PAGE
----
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Goodyear's plans include closing high-cost factories

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Robert Keegan, chairman and CEO of the Goodyear Tire & Rubber Company, has outlined a three-pronged approach to continue the tiremaker's business turnaround.

In a general terms, he outlined the company's plans as follows:

* to accelerate the introduction of consumer-driven, innovative new tires;

* to reduce Goodyear's cost structure;

* to close high-cost factories and generating capital to support further investment in its core tire businesses worldwide.

"We successfully achieved many of the goals we set three years ago and look to further improve our performance as we move to the next stage of our turnaround," says Keegan.

Over the next three years, Goodyear anticipates incurring cash restructuring charges of approximately $150 million to $250 million to reduce its high-cost manufacturing capacity by between 8% and 12%, resulting in anticipated annual savings of between $100 million and $150 million.

The company will not identify how many plants it will close or the locations while it continues its evaluation, but indicated that reducing high-cost capacity will be a key component of the continued turnaround.

Other cost reduction actions anticipated include increased Asian sourcing and ongoing productivity improvements. Goodyear said it is targeting cost reductions totaling between $750 million and $1 billion by 2008; they will be accomplished through the restructuring and other cost savings initiatives.

Goodyear will continue to evaluate its business portfolio with the expectation of selling non-core assets and investing the proceeds to become a stronger competitor. Earlier this week, Goodyear announced it is exploring the sale of its Engineered Products business.

(The company already has completed the sale of its Wingtack adhesive resins business and its rubber plantation in Indonesia. Goodyear's sale of its North American farm tire business is pending a union agreement.)

Keegan will be joined by other Goodyear leaders at an investor meeting in New York at 8:30 a.m. EST today to discuss the plans, which are designed "to improve the company’s profitability, including that of its North American Tire business."

Goodyear believes through the implementation of these plans, it will improve segment operating margin to 8% for the total company and 5% for the North American Tire operating unit.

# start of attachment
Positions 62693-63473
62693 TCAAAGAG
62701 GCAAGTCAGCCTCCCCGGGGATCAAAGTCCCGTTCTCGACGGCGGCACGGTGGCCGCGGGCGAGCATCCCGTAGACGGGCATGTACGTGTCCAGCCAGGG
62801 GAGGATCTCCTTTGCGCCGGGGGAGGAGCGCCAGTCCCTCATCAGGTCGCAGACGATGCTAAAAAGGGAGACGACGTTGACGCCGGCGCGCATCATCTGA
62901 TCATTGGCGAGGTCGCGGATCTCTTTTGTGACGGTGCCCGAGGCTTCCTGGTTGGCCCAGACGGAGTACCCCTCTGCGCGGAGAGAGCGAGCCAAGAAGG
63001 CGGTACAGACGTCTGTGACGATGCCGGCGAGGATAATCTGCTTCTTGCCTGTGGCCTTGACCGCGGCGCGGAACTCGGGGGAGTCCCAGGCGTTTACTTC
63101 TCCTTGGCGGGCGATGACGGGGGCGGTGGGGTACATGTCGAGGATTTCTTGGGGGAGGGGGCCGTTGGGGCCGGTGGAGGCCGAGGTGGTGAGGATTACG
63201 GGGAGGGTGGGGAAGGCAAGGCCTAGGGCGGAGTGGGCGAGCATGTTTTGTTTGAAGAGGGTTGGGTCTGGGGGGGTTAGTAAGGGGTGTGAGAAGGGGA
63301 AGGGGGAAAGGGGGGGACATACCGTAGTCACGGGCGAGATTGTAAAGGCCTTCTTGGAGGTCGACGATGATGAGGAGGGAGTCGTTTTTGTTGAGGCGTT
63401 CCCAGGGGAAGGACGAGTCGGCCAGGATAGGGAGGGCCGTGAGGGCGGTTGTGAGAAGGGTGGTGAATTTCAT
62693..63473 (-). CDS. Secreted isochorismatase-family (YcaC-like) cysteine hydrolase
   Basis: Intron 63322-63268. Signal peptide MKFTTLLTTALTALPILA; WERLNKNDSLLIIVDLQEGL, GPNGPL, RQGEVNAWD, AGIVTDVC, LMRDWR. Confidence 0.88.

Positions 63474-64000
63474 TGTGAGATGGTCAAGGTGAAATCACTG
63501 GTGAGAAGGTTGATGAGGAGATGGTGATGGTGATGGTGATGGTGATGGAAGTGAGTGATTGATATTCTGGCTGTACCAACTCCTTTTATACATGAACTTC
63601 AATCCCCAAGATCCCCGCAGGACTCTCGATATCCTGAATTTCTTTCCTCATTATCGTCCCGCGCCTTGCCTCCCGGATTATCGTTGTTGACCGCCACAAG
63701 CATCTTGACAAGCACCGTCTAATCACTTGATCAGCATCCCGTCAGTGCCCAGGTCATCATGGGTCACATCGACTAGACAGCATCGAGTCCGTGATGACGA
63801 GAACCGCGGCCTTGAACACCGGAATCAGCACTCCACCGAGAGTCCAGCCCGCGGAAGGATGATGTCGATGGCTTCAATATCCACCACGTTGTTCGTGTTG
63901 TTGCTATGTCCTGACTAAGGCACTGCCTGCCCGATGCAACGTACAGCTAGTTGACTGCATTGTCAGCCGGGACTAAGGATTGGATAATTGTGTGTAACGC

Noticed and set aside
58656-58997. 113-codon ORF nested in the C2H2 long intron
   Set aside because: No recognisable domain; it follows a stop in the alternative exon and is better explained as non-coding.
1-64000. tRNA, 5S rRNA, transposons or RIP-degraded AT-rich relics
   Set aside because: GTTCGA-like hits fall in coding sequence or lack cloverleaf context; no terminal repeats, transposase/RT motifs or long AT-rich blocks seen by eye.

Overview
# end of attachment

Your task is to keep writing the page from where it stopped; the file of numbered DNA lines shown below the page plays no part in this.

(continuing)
The company says it continues to face several challenges, including increasing raw material costs, uncertain global economic conditions, and pension funding obligations that are expected to peak in 2006. The pension obligations may vary depending on potential legislative reform.

"Our turnaround is on track and will continue to evolve," says Keegan. "We have a business model and a strategy that is working."

Goodyear also is assessing the impact of Hurricane Katrina on its property, inventory and the overall operations. The company has five retail stores that are expected to remain closed for an indefinite period of time.

The financial impact resulting from the closure of these stores is not expected to be material, according to the company. However, Goodyear is still in the process of assessing the potential overall financial impact.

Shareholders, members of the media and other interested persons may access the 8:30 a.m. meeting on Goodyear's Investor Relations Web site, investor.goodyear.com, or via telephone by calling (800) 362-0571.

A taped replay will be available at 2 p.m. by calling (800) 839-9305. A replay also will remain available on the Web site.

Goodyear's stock price on the New York Stock Exchange closed at $15 a share on Thursday, Sept. 22. That compares to a 52-week high and low of $18.59 and $9.15, respectively.

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